In the course of just a few days, major events, gatherings, and meetings have suspended or canceled their dates. It’s everywhere as the potential of COVID19 is snapping the world to attention.
No one really knows how bad it will be with estimates ranging from tens of thousands to millions impacted. Fear reigns.
And now we are seeing the fear hit churches across the world.
It started in Italy when the Cardinal Angelo De Donatis halted all Mass and closed all Catholic churches in the nation, which has been particularly hit by the virus. The Italian government had already shut down all shops, restaurants, and other public places.
“My heart is in pieces,” Father Maurizio Mirilli, a pastor of a Rome parish said on Twitter. “I have to close everything, even the church … I feel like a father whose children have been snatched from him.”
For Catholics, the focus on the Eucharist is particularly important. That can’t be done virtually.
The Latter-Day Saints church suspended all public gatherings, impacting 30,000 congregations world-wide.
In nearly every community, churches are finding ways to gather less frequently — or not at all.
But many other churches are bucking the trend.
Aaron Harvie, senior pastor of the 7,000 member Highview Baptist Church in Louisville, told The Washington Post that he has no plans to cancel services at his church. “It only adds to the fear,” he said.
When the government oversteps
In my State of Colorado, the Governor initially banned all gatherings of more than 250 people. This would impact many churches of any size and immediately put the government in the uncomfortable role of shutting down churches and other constitutionally protected gatherings.
The First Amendment “protects the freedom to peacefully assemble or gather together or associate with a group of people for social, economic, political or religious purposes.” The government can recommend, but cannot dictate.
The legal team for the governor no doubt starting reading the Constitution and encouraged the Governor to change his mandate to “guidance.”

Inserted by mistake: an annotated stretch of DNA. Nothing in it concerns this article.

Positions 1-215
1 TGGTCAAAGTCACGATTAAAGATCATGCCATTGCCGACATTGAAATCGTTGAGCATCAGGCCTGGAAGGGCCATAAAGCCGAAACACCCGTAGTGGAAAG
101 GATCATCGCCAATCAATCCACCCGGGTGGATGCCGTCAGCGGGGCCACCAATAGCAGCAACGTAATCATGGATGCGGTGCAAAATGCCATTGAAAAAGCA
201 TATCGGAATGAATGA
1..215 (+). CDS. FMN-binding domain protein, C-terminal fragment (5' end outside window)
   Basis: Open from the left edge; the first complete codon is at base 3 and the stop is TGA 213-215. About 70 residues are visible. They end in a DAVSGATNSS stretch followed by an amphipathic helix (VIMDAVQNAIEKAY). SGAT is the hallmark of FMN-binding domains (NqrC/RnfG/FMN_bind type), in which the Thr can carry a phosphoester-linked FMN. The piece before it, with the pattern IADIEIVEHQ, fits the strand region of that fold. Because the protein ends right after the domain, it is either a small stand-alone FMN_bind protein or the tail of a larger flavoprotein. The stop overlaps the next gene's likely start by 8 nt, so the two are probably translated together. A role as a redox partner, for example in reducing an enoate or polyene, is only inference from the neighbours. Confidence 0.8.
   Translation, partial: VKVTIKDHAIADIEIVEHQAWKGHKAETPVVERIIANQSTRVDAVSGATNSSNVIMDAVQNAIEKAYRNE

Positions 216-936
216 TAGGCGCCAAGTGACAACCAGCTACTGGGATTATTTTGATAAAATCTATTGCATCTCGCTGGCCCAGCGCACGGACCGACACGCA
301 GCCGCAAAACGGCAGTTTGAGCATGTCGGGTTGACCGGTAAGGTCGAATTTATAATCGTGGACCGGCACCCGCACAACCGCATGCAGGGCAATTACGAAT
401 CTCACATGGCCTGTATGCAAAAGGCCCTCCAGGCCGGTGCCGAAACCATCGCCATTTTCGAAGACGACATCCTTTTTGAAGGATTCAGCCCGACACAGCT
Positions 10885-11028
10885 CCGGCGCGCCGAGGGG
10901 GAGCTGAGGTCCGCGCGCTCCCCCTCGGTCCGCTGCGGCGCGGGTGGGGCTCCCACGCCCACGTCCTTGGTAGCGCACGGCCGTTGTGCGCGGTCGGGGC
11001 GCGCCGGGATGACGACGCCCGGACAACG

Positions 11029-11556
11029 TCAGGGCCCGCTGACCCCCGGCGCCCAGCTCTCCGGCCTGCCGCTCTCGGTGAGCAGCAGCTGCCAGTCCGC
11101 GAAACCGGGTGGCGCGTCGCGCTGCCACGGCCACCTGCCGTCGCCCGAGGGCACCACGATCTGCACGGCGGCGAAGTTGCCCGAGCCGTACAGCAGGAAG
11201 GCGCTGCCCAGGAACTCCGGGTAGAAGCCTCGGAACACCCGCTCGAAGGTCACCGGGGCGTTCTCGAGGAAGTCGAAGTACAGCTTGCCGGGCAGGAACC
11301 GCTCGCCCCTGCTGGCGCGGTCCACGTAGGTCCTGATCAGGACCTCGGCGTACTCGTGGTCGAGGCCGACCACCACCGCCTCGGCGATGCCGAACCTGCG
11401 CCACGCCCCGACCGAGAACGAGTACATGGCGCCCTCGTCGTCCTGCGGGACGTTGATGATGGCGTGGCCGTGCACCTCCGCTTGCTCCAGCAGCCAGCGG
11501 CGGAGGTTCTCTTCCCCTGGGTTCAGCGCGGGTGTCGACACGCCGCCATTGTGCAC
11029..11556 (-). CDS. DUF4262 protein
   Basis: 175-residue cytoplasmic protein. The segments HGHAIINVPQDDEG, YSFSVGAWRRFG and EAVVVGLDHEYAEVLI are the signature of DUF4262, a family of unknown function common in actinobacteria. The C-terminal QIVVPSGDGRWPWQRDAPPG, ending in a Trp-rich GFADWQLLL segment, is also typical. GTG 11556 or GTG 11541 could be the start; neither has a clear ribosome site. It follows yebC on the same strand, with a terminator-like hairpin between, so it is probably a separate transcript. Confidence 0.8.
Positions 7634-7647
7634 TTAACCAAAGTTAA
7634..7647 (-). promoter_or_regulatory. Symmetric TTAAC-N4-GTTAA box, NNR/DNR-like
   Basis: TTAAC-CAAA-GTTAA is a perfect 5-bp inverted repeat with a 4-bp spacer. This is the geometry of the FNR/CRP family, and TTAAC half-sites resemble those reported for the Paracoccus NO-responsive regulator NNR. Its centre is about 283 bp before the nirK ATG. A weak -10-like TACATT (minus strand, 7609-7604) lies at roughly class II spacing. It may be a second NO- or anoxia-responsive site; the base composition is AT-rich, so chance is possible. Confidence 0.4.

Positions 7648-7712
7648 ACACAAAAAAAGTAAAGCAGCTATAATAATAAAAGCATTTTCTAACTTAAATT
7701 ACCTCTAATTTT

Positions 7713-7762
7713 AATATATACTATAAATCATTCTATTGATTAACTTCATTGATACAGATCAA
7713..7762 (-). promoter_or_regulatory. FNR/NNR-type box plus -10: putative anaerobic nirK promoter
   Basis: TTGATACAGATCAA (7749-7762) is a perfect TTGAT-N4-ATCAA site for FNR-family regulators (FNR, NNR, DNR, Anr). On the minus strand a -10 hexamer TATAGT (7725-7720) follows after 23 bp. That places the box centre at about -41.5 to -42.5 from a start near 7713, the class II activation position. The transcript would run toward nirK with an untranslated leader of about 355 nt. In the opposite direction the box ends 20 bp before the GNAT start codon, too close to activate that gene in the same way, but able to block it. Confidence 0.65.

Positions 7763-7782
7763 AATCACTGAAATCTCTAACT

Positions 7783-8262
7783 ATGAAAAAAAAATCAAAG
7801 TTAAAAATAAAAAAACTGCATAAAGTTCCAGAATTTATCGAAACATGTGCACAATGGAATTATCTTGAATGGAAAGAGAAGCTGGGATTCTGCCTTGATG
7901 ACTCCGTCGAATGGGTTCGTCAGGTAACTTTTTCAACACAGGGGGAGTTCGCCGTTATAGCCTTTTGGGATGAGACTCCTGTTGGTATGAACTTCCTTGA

But as this virus grows, what sorts of freedoms will we give up? And for the Christian, how important is our gathering together?
Don’t forsake the gathering
It’s interesting to reread Scripture in light of today’s crisis. In Hebrews, the words spring to life. “And let us consider how we may spur one another on toward love and good deeds, not giving up meeting together, as some are in the habit of doing, but encouraging one another—and all the more as you see the Day approaching.”
During the context of this time, Christians were under intense persecution. So much of Hebrews is about perseverance as a sign of authenticity. One of the ways they showed their devotion was to keep showing up, even if meant their life. The safe thing to do was to stay home.
This was no small thing for them.
Meeting together marked them as a community of believers, and when they were marked they were targeted. Property was seized, arrests were a possibility, and jobs and livelihoods were jeopardized. But they showed up.
I’m contemplating here — the persecuted church didn’t stop gathering. But I still respect pastors who are making tough choices, protecting their flock.
Big churches have the ability to stream services. They can go high tech, rather than high touch. Some are celebrating the transition, allowing technology to bring the church to homes anywhere.
But your church may not have that option and you are left with a huge void.
My church has decided to go virtual. It’s a large church and they have decided to have an online service, complete with music and preaching. The offering plate will be in the form of a button. The prayer may be a chatroom.
Jarrett Stevens, pastor at Soul City Church, a nondenominational church on Chicago’s West Side with a congregation of about 4,000 people has closed for the foreseeable future.
Pastor Stevens knows the importance of being together. “This is not a time for social or spiritual isolation. We need each other more than ever now,” he said.
Even as we see the day approaching.
In times of crisis, we lean on our faith community and religious rituals to give us frame of meaning and a promise to be strong and to hold on to something greater.
“Those of us who are strong and able in the faith need to step in and lend a hand to those who falter, and not just do what is most convenient for us. Strength is for service, not status. Each one of us needs to look after the good of the people around us, asking ourselves, “How can I help?” (Romans 15:1-2).
Whether you are at church or at home, it’s a good day to pray.